A second girl had a similar success story. She started off as a “moody, brooding” teenager. Her grades were not her priority and it showed as a result. Now, she is working with her high school in a program that aims to get her scholarships for college. She also participates in leadership classes and helps her mom a lot too.

This is what Jaclyn loves about the program, “just the teens; there’s challenges but they’re funny, sarcastic and good-humored. They surprise you and shock you with insightful things they say.”

Jaclyn also has witnessed many friendships being made through Teenstretch. She says a lot of the kids who have graduated from the program still keep in touch with one another.

“They make friends with people who understand them on a different level than others ever could,” Jaclyn says.

In addition to new friendships and resources, Jaclyn says Teenstretch results in a trickle-down effect: “when the kids participate in Teenstretch, their families become more active in Homestretch as a whole. It helps with participation in general.”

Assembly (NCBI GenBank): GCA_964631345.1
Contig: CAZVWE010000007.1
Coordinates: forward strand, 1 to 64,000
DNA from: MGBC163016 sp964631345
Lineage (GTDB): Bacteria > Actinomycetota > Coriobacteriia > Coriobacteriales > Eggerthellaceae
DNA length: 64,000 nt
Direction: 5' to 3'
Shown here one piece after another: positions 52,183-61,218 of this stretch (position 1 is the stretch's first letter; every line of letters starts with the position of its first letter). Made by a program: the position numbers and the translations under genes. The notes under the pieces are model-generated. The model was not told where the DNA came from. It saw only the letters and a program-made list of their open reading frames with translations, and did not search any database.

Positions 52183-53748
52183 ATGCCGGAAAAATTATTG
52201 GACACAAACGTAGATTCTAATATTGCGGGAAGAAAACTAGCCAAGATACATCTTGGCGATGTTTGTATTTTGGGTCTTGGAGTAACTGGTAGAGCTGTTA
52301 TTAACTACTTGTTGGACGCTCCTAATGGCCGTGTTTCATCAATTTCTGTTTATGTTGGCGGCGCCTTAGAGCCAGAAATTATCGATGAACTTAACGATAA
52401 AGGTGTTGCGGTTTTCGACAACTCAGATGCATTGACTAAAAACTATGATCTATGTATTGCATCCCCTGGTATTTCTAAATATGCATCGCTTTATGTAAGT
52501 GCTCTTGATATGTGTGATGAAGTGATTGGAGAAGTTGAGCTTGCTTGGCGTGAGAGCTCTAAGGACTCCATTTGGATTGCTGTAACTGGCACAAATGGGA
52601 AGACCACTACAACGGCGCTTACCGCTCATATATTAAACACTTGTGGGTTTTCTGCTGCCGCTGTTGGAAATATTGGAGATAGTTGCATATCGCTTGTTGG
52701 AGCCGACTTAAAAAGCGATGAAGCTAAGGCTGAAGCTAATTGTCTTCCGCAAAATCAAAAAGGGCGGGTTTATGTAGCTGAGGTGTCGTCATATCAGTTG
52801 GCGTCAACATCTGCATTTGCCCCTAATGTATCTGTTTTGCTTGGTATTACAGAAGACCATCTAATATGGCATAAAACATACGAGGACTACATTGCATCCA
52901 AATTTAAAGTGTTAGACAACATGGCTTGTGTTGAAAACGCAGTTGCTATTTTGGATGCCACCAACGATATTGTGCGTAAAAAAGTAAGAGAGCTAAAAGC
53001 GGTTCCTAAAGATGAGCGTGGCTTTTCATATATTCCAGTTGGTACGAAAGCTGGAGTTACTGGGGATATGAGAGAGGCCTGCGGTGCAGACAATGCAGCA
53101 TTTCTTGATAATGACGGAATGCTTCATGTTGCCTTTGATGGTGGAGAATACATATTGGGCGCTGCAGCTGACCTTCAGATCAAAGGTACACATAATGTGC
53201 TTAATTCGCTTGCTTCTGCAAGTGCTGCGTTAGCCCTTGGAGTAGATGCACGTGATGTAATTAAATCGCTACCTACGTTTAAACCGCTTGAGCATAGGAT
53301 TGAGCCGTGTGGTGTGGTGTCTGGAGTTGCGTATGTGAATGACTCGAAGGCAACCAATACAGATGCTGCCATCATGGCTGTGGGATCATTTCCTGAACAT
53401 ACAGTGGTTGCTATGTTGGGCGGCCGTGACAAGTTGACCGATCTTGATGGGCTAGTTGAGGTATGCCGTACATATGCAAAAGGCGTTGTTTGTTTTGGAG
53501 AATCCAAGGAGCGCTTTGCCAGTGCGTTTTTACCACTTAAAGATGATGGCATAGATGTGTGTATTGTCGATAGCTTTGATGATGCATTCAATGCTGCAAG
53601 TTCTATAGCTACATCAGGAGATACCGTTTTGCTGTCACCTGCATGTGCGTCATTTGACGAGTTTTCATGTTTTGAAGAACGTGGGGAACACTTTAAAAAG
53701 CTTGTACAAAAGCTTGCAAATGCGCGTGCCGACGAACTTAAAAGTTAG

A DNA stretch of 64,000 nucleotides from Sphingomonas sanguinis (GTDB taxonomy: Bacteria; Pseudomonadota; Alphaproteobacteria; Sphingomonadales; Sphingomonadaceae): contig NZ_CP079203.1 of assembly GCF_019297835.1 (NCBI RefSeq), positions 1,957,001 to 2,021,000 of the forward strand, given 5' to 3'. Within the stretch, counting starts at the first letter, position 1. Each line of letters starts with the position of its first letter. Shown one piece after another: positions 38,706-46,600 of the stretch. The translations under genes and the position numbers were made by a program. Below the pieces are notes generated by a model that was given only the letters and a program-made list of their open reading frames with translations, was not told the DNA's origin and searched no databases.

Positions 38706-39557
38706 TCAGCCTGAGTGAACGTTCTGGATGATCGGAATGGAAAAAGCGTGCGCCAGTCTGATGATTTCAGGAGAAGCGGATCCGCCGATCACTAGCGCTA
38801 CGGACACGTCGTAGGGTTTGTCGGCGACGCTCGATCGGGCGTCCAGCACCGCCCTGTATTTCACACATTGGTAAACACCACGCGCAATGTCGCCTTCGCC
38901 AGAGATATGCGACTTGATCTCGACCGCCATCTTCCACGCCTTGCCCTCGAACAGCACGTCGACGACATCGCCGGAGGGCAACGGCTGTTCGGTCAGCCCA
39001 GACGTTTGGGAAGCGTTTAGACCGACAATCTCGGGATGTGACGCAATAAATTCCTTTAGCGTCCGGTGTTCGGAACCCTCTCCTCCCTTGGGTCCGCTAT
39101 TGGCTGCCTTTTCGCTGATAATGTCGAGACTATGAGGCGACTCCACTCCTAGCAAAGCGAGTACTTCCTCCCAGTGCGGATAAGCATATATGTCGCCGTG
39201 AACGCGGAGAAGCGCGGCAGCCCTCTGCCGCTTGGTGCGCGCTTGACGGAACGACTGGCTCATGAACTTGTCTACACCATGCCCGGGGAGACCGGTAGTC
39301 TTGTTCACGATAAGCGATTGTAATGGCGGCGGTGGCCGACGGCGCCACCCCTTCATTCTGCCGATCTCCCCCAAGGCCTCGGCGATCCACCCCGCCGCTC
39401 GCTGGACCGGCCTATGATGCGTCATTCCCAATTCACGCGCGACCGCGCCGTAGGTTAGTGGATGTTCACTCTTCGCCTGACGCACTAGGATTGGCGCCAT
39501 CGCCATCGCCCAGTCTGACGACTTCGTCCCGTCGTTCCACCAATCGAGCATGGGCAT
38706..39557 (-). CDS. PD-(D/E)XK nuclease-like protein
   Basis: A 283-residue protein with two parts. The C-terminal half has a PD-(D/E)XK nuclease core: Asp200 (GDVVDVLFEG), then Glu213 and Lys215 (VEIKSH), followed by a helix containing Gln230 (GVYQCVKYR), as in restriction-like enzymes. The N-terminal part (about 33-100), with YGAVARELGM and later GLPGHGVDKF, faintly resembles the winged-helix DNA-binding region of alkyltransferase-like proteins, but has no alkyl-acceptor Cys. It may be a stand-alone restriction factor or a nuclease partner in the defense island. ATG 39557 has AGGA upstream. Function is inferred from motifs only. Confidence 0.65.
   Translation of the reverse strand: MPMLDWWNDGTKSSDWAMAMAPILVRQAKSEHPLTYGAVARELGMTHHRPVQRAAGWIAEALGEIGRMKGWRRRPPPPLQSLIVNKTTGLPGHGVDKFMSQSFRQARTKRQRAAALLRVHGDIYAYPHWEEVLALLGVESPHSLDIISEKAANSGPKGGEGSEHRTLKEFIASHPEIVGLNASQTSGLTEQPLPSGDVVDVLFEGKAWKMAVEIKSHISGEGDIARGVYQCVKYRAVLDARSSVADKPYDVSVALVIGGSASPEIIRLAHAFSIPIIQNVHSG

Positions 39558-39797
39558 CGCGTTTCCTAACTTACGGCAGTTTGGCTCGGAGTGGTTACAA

As far as the future of Teenstretch, Jaclyn has a few things in mind. She would love to see the program continue to grow and keep high numbers. Right now, Teenstretch will have anywhere from four to sixteen teens each evening. If it does continue to grow, Jaclyn would like to see the program run more than once a week.

Another aspect that could become even better is the mentorship program. This is a program where a volunteer comes in and consistently work with the same teen every week. Jaclyn says it would be great for every teen to have a mentor. Right now, there is not enough volunteer commitment. Also, there is a slight misrepresentation. It would be beneficial to see mentors that the teenagers could identify with, whether it be male mentors or mentors of color.

 

By Guest Author Ashley Alexander